Links to FREE MIT & other famous University courses online

As they say only thing holding you back is yourself.  Well this could never be more true. As an employer, it is more about your knowledge and skills vs. a piece of paper. Now with DouLingo launched you can learn a language for free.  It uses the massive anonymous community sourcing the developers learned when they created CAPTCHA.

I registerud for one of the first University programs completely online in 2000 offered through towards a Masters in Space Studies physically located at UND Aerospace in Grand Forks North Dakota.  The program was first created undergrads from NASA but became a model for many other online university programs.  By during 2002 & 2003 I took five courses towards a Masters in Business Administration from Regis University in Denver, Colorado.  It worked out great because when I had my plane crash and broke my neck in 2003 I was able to resume my coursework while I was still in rehab and keep my mind active. I completed my MBA in 2005 at the rest is history.  For years I have considered or lusted over the idea of going back to get my doctorate, listened to free lectures from top professors around the world made available for free from The Learning Company  I especially enjoyed the 30 lecture series on Ancient Rome.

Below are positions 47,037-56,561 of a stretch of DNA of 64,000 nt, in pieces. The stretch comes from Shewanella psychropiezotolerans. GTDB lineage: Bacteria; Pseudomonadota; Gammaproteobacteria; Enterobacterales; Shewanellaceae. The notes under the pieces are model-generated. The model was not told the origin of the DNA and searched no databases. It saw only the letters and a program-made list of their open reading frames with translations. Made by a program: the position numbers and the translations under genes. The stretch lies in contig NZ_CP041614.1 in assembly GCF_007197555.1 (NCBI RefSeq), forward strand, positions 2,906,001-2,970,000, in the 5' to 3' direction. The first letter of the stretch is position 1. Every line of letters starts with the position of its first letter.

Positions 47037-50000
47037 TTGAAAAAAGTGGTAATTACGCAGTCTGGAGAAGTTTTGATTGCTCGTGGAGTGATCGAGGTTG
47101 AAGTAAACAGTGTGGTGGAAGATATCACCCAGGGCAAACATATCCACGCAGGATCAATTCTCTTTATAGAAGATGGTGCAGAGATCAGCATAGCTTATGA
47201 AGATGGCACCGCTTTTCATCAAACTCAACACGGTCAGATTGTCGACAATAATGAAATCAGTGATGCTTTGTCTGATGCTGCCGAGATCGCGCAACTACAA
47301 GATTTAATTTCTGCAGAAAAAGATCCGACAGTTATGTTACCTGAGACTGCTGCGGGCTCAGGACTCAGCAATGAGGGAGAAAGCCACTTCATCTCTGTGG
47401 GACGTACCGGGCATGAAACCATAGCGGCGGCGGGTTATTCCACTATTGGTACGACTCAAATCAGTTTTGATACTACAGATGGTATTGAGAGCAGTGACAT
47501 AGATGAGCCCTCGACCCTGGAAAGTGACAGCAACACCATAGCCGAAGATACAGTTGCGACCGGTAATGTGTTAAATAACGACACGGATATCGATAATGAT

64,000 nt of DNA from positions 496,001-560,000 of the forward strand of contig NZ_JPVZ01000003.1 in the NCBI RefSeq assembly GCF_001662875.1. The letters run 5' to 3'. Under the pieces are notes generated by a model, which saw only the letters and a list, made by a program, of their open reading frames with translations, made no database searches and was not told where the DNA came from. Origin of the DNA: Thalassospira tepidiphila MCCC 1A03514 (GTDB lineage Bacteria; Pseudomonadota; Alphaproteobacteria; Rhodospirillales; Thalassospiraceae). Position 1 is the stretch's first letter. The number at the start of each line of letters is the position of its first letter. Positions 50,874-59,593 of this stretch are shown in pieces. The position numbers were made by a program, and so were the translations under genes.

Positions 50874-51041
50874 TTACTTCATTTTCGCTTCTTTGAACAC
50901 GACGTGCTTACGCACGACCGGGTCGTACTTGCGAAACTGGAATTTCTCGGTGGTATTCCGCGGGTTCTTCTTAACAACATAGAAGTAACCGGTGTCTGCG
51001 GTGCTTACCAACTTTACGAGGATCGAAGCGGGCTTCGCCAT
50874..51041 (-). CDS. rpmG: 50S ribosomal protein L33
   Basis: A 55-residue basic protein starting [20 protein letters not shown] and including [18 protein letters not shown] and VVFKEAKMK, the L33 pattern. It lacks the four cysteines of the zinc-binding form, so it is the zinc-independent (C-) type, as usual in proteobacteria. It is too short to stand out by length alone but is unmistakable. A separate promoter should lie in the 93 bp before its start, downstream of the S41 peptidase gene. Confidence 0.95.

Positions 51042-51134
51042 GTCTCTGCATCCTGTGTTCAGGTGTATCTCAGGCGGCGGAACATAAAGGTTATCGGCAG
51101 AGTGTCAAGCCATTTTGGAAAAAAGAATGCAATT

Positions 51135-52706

So if you are a Life-long Learner these links should be a valuable resource.  If you found yourself recently disabled, you will hear all kinds of things from many that you brush off as them saying it is easy for them to say if they were only in your shoes.  But now I am telling you, I am in your shoes.  And the only thing holding me back is yourself. No coddling here, only tough love.  Get off your ass and start learning!  You started a new life, your old identity both your self identity – the way you perceive yourself and the way others perceived you, well that “virtual” self has not since passed away.  The grieving process you are going through is no different than if you lost the closest loved one you have ever known. HOWEVER look at this as an opportunity to fashion a new life in a new way with no restrictions.  A big part of that is pursuing your passions, training your mind to do whatever it is you do best and are PASSIONATE about.  In terms of the silly things like communications, computer access, environmental controls, even blowing off some steam through accessible video gaming, or traveling the world… leave those things up to us.  We  at Broadened Horizons @Broadened are passionate about empowering you through independence to create POSSIBILITIES…  For you to do whatever it is you do best, but from there it is up to you!  Tools are just that, tools until you employ them to do something.